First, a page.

Z-Wave Device Exclusion in the New SmartThings App
Read on to learn some helpful insights about the Z-Wave Device Exclusion utility and the Z-Wave Network Repair utility in the new SmartThings App. I’ll show you how to find these utilities and will also explain why and when you may need to use each utility.
When I automated my bathroom exhaust fan/light, (Video Here); I installed an EnerWave Z-wave relay switch which I mounted in the gang box behind my wall switch. After several attempts to get the ST App to recognize the relay, I reluctantly pulled out the product documentation to discover that I needed to exclude the relay before adding the device to the ST App. Once I successfully excluded the device, it was immediately recognized by the network and added to the ST App.
Therefore, the moral of the story is, if you're having trouble adding a Z-Wave device, and your device refuses connect after several attempts, or if you're having trouble adding a Z-Wave device that was working previously, you likely need to exclude the device to have it recognized by the ST hub. You will need to find, and run the SmartThings "Z-Wave Device Exclusion utility" in order to fix these types of issues.
You may be asking yourself, why would I need to exclude or un-pair a device that has never been included to my network in the first place? Your device may have configuration errors which occurred during the pairing process. So if you tried to pair a device, and you were unsuccessful, the device likely has resident errors and is not ready for another pairing attempt. If so, the device must first be excluded before it can be paired.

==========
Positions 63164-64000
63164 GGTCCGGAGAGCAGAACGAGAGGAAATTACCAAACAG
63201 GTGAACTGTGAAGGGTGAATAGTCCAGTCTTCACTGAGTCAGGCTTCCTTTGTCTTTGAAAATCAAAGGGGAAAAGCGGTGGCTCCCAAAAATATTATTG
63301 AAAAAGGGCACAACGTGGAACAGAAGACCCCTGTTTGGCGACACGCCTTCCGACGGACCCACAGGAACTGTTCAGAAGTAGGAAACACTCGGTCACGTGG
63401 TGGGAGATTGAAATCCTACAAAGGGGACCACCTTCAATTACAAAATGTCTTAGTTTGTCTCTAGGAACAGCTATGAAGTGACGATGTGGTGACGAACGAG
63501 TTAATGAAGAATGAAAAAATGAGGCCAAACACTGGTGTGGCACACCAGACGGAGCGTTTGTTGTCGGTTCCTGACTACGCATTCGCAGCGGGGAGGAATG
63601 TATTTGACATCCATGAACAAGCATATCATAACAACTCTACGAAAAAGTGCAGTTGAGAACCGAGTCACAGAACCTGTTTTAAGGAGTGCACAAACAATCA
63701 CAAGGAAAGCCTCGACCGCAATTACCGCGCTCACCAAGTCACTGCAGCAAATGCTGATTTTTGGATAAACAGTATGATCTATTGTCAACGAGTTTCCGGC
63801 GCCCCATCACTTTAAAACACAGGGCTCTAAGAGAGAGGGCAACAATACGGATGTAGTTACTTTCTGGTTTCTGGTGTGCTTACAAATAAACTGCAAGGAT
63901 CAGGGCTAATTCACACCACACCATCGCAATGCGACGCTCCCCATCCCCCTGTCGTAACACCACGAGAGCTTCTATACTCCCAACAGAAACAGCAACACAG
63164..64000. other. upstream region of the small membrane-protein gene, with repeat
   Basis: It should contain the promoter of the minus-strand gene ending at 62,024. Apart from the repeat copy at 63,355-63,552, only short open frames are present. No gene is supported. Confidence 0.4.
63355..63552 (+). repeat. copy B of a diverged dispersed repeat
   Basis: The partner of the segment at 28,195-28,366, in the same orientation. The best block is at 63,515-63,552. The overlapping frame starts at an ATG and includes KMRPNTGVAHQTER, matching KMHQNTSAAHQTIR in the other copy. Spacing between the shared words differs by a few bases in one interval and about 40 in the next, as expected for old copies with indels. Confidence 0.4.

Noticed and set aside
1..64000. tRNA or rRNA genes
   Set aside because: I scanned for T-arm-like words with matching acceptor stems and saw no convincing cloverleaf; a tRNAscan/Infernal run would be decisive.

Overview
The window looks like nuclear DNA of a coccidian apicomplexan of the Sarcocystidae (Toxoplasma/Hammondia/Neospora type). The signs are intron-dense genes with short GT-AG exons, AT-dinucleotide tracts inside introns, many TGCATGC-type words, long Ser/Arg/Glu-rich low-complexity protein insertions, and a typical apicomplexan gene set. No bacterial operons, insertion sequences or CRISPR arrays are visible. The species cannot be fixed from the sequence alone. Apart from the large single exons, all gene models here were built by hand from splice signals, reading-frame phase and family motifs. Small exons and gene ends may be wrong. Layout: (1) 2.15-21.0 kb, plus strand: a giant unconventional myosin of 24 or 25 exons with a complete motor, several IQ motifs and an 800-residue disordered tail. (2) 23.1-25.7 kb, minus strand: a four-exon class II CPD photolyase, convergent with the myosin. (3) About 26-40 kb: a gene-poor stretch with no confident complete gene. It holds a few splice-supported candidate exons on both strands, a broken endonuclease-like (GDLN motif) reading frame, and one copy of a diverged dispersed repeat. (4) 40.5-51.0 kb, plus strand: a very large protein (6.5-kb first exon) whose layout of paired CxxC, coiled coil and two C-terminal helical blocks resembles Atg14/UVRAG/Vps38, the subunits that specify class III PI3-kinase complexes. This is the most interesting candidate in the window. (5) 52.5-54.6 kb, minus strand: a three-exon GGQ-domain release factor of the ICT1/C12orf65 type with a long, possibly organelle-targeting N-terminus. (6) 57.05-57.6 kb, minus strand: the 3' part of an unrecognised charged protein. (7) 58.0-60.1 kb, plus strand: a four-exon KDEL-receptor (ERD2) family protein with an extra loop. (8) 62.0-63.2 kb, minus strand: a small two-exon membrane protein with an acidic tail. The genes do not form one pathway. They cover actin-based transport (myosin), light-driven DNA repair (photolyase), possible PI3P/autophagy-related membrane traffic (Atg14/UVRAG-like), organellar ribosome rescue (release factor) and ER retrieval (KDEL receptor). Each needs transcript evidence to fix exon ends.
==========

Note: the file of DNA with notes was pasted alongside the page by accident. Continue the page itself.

Additionally, the device that you purchased is likely to have been tested at the factory. As a result, the device may be programmed to be associated with a different Z-Wave network. Fortunately, you are able to use the Z-Wave Device Exclusion utility within your network, to exclude Z-Wave devices from any previous network. Once the device is excluded, you then should be able to pair the device to your home network.
In my Bathroom automation video, I demonstrate the required steps to find and run the Z-Wave device Exclusion Utility within the old Classic ST App. Let me describe the steps to find and perform a General Z-Wave Device Exclusion I the new app.
Before we get started, let me point out that anytime you exclude a Z-Wave device, it is very important that you have the physical device with you, and that you are within range of your SmartThings Hub. Most device manufactures recommend that you be within 10 feet of your Hub.
To locate the Z-wave Exclusion utility, open the ST App and select the hamburger menu () located in the upper left-hand corner of the Home screen. Next tap on Devices. Now you’ll want to search for your SmartThings Hub in your list of devices. When found, tap on your hub. If you have a SmartThings Wi-Fi hub, you’ll select your Wi-Fi Hub and then tap on “Use SmartThings Hub”. Next, tap on “More Options” ellipsis, which is the three dots that are located in the upper right-hand corner of your screen. Next, tap on Z-Wave Utilities.
Once you are in the Z-wave Utilities screen you will see the two available utilities. To exclude a Z-wave device you want to tap on “Z-Wave exclusion” utility. The app will prompt you to perform a Z-Wave exclusion on the device. You’ll need to refer to the device's manual for specific exclusion steps.
With regard to my EnerWave relay, the Z-Wave exclusion instructions required that I press and release the program button located on the rear of the switch.